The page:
Opinion: Farming with one hand tied behind our backs?

July 27, 2022

Opinion: Farming with one hand tied behind our backs?

Jul 27, 2022

Key Issues:Farm PolicyProduction

Author: Chris Edgington

Agri-Pulse July 26, 2022


The world is facing serious food and energy shortages as an outgrowth of the war in Ukraine and supply-chain shortages. Farmers are working to solve these problems, but we need help from the federal government if we are going to have any chance of success.
That’s why national corn grower leaders recently called on the Biden administration to address regulatory overreach.
That call comes after the U.S. Environmental Protection Agency recently revised its atrazine registration, a move that could restrict access to a critical crop protection tool that has been well tested and shown to be safe for use. Farmers fear that new requirements will impose arduous new restrictions and mitigation measures on the herbicide, limiting how much of the product they use.
The atrazine decision comes on the heels of a development involving the herbicide glyphosate. In June, the U.S. Supreme Court refused to hear a case decided by a lower court from California, leaving in place a ruling that supports the claim that glyphosate use causes cancer – even as the EPA has repeatedly affirmed that the widely sold and well-studied herbicide is not carcinogenic.
The Supreme Court’s decision came after the solicitor general in the Biden administration submitted an amicus brief advising the court against hearing the case.
As a result, the door is now open for states to create a patchwork of regulations governing herbicide use, which will increase costs as manufacturers must now jump through hoops in every state, on top of making compliance difficult for the users of these products.
Farmers in Iowa and across the country have also experienced major fertilizer price hikes and shortages over the last year, thanks in part to steps taken by the U.S. International Trade Commission to impose tariffs on fertilizers. Thankfully, ITC recently voted against adding tariffs on nitrogen fertilizers. But tariffs on phosphorous fertilizers from Morocco remain in place, driving up input prices for growers.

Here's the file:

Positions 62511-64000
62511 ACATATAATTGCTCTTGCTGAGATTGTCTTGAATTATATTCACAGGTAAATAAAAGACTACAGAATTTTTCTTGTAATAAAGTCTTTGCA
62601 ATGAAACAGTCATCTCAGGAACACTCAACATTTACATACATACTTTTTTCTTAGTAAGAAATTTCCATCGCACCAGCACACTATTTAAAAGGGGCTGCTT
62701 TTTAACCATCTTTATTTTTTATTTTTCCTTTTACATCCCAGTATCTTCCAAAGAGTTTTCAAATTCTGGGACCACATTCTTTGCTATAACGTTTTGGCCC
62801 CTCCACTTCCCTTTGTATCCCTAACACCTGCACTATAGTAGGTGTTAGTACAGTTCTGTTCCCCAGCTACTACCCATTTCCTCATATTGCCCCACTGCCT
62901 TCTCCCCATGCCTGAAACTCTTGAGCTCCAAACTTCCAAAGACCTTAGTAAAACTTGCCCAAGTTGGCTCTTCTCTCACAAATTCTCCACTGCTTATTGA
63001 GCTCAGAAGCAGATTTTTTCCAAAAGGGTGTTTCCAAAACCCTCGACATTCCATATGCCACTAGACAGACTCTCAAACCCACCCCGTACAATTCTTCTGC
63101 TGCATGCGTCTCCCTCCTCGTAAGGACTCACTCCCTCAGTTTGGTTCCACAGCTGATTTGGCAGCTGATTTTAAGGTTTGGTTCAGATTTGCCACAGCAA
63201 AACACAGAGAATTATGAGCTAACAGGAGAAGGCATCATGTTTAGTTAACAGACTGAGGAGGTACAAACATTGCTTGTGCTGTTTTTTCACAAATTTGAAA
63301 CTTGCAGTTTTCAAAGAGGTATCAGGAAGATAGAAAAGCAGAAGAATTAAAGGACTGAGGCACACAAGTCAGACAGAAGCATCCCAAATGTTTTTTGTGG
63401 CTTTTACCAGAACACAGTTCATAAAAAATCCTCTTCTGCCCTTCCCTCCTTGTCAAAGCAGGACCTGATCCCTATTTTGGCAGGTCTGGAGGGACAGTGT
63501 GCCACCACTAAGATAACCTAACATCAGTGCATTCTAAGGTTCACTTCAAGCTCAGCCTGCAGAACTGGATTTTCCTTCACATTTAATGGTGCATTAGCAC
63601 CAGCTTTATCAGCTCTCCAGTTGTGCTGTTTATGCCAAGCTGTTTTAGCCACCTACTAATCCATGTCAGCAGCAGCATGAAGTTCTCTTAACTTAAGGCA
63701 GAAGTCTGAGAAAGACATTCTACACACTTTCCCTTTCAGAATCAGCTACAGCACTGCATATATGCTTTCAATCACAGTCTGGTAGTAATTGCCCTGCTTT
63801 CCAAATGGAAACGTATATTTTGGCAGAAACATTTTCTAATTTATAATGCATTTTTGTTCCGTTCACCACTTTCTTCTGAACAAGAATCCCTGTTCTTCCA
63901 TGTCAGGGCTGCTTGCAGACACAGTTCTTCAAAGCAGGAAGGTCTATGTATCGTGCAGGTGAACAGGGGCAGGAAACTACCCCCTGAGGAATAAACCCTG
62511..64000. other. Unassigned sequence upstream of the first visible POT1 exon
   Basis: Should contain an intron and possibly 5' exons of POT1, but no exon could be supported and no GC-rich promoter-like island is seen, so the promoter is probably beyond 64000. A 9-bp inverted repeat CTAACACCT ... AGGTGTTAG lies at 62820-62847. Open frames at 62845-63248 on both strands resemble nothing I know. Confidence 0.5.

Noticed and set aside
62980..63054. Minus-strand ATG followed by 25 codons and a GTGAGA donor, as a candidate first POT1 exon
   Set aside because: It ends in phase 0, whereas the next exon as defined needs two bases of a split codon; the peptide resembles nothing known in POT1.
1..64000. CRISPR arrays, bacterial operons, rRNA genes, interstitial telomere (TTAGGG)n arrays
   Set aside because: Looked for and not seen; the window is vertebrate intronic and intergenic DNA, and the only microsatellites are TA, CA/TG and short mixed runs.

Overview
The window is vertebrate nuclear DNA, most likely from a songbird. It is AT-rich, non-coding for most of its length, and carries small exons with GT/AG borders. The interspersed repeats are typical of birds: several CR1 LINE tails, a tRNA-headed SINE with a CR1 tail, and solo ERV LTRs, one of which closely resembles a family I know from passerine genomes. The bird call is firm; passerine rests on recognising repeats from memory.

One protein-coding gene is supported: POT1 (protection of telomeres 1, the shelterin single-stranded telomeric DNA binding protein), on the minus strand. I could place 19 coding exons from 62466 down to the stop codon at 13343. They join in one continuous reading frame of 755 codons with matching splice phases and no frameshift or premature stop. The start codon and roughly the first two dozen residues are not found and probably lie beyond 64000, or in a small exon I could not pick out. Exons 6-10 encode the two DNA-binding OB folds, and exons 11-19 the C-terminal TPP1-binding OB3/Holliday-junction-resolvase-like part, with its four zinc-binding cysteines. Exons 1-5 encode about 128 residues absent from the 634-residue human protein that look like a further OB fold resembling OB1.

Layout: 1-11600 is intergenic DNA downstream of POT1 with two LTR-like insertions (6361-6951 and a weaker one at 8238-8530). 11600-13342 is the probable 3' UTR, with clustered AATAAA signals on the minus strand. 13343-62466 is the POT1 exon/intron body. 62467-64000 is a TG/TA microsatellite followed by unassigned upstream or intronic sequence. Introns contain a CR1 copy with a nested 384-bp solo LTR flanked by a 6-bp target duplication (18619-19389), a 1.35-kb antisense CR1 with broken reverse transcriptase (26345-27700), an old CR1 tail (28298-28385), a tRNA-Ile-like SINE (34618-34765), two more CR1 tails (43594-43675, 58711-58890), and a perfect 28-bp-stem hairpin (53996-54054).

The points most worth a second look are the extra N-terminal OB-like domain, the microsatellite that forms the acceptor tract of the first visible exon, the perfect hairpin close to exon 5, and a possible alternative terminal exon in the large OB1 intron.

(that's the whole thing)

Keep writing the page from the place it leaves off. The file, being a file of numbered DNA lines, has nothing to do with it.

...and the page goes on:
The administration must play a stronger role in protecting our tools from unnecessary and burdensome regulations. And there are a few ways it can accomplish this objective.
First, EPA should follow the science as it evaluates and regulates atrazine and refrain from placing unnecessary regulations on this important herbicide.
Secondly, the Biden administration should enforce its authorized role under the Federal Insecticide, Fungicide and Rodenticide Act, as the body governing pesticide use in the U.S. Per FIFRA, states are precluded from placing regulations on products that surpass those enacted by EPA. By enforcing FIFRA, President Biden would prevent states, like California, from setting up their own fragmented regulatory systems that make it more difficult for farmers to access inputs, such as herbicides.
Finally, we need the Biden administration to take immediate steps to eliminate the existing tariffs on phosphorous fertilizers. Such a move would provide immediate relief to farmers who are struggling to pay for these products that are so critical to successful farming.  

If we’re going to successfully feed and fuel the world, it is critical that farmers have the complete support of the U.S. government. And let’s hope for everyone’s sake that such support comes sooner rather than later.
Chris Edgington, an Iowa farmer, is president of the National Corn Growers Association.